There are certainly enough intriguing issues in Jafar’s history to warrant a compelling feature picture, which, as it turns out, may be in the works after all. It could be a real diamond in the rough

9Disney should explore this Up explorer’s background

The only thing most people remember about 2009’s “Up” is its tear-jerking initial ten minutes. In fact, the opening sequence is so powerful that you may have forgotten that the film’s major antagonist was a crazed former explorer with his own friggin platoon of talking dogs!

Charles F. Muntz, played by Oscar winner Christopher Plummer, was a famous adventurer who took his zeppelin on missions of exploration. After a trip to South America, he returns with the bones of a huge bird dubbed “The Monster of Paradise Falls” (which, as moviegoers will eventually learn, is the creature Russell names Kevin). Unfortunately for Muntz, the scientific world dismisses his results and accuses him of being a fake. Muntz and his technologically-collared dogs fly back to Paradise Falls, vowing to prove themselves, and spend the rest of their life mercilessly pursuing a living example of the bird.

So, what makes a Muntz film a must-see? For starters, it would likely contain Dug, the scene-stealing “goodest lad” who was one of the film’s brightest moments. More Dug is always a good idea! Also, throughout his unexpectedly heinous diatribe, Muntz alluded to the fact that he had previously slain two explorers. Needless to say, Disney fans would definitely enjoy learning more about the weird old kook’s history.

10How Tangled’s Gothel got her groove back

“Tangled” had it all: a perfectly-voiced heroine, an impossible-not-to-like leading guy, and a plot that dripped comedy while still tugging at the heartstrings. But we’d be negligent if we didn’t highlight the film’s heinous villain, Mother Gothel. Gothel guarded Rapunzel like a helicopter mom on steroids, concealing a secret plan to keep her “daughter” hidden from the public for years. We know she only did it because Rapunzel’s enchanted hair kept her forever young, but other than that, we don’t know much about the evil old crone.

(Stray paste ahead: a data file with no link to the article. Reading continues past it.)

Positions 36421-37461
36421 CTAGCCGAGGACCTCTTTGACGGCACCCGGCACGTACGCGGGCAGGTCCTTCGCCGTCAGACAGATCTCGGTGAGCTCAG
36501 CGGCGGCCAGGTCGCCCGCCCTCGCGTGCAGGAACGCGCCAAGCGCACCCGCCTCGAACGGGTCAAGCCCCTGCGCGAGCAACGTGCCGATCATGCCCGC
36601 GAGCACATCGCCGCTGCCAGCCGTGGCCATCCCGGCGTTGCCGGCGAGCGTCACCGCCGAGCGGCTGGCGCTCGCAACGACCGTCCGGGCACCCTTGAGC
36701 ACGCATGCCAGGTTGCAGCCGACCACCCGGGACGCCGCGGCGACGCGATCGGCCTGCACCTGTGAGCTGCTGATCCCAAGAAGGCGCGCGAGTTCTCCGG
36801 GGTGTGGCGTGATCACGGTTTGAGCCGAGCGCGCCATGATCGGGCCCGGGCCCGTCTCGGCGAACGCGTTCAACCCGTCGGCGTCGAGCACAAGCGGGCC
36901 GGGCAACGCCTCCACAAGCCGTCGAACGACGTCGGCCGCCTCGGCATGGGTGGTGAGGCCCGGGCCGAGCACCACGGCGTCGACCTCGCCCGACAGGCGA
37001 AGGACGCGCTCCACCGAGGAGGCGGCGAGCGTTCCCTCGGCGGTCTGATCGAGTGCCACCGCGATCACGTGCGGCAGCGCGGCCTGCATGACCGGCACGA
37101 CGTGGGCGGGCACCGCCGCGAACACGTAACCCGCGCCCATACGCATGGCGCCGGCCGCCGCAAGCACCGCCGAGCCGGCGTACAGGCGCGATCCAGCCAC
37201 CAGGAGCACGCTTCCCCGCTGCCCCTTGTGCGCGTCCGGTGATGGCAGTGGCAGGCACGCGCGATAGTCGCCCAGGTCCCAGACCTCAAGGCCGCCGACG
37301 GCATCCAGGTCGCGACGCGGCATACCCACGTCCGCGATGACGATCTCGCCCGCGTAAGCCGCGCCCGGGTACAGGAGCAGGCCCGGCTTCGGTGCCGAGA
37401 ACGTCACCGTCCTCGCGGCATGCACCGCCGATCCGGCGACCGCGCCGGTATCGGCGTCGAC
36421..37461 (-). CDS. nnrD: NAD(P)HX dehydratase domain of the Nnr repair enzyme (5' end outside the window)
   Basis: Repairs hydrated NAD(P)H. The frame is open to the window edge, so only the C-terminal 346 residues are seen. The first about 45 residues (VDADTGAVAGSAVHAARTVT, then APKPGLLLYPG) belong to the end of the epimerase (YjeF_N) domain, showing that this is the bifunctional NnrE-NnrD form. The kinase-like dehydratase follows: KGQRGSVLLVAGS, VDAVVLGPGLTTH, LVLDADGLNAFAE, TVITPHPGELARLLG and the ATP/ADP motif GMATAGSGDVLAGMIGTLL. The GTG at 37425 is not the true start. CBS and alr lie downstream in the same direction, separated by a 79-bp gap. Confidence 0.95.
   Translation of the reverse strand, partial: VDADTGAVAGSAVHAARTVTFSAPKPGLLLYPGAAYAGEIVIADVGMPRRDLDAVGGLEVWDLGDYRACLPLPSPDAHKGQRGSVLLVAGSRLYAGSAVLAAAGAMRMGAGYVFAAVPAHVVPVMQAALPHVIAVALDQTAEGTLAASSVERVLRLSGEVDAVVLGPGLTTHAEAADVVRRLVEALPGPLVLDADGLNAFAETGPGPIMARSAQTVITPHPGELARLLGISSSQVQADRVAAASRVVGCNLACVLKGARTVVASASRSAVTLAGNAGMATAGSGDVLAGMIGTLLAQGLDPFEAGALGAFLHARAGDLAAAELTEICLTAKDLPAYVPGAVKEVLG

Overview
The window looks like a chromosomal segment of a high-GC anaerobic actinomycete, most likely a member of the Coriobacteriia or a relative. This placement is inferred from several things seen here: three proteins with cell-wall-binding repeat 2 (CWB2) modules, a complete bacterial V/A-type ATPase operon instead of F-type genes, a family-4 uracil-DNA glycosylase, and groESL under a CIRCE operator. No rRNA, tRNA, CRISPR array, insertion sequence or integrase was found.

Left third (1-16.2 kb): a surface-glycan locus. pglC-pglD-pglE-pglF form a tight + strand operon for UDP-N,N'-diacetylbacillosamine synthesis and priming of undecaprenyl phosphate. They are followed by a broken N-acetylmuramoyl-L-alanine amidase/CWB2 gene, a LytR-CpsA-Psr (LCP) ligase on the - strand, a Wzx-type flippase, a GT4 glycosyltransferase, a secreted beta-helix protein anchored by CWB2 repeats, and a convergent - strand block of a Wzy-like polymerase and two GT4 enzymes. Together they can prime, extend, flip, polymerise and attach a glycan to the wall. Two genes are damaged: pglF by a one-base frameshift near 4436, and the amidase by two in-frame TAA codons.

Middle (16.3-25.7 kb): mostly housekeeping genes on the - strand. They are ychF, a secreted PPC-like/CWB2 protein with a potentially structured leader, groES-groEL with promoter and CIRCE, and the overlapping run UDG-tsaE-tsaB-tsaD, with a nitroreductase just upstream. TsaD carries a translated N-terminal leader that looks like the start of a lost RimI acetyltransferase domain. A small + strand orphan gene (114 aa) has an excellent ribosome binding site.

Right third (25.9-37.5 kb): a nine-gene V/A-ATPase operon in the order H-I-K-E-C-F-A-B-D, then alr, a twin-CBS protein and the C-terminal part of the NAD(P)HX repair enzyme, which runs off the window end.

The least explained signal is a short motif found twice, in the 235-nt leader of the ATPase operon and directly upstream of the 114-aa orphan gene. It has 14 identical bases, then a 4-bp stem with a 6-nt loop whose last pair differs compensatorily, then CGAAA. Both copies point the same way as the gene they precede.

For example, how did Gothel learn about the miraculous flower before uprooting it to aid Rapunzel? How did she find out about the mysterious tower concealed in the woods? Possibly most importantly, how old is she? All of these concerns might be addressed in a Mother Gothel origin film. Mother, after all, knows best.

11This Aristocats butler deserves some shine

If Disney could provide a sympathetic history to Cruella de Vil, a fashionista hell-bent on skinning Dalmatian puppies for costume material in “The Aristocats,” there’s no reason they couldn’t do the same for Edgar Balthazar, Madame Bonfamille’s lifelong butler. True Disney aficionados will know that the primary adversary in this early-Parisian cat story is Balthazar, although in retrospect, he wasn’t all that awful.

In a nutshell, Balthazar decides to kidnap his wealthy boss’s pets after learning that she intends to leave her whole fortune to, you guessed it, her cats. Let us be honest: Edgar’s scheme may not have been entirely moral, but it’s not as if he didn’t have a solid reason for it. He didn’t murder the cats, he only wanted to be the one to inherit Madame Bonfamille’s money and land. What would the cats have done with it in the first place?

An origin narrative of how Edgar first became the Bonfamille’s devoted butler might be an interesting watch with the appropriate casting. For good measure, consider his early encounters with a kitten version of Duchess, the feline matriarch in “The Aristocats.” Maybe this wasn’t Edgar’s first attempt to get rid of Duchess… now was the time to find out.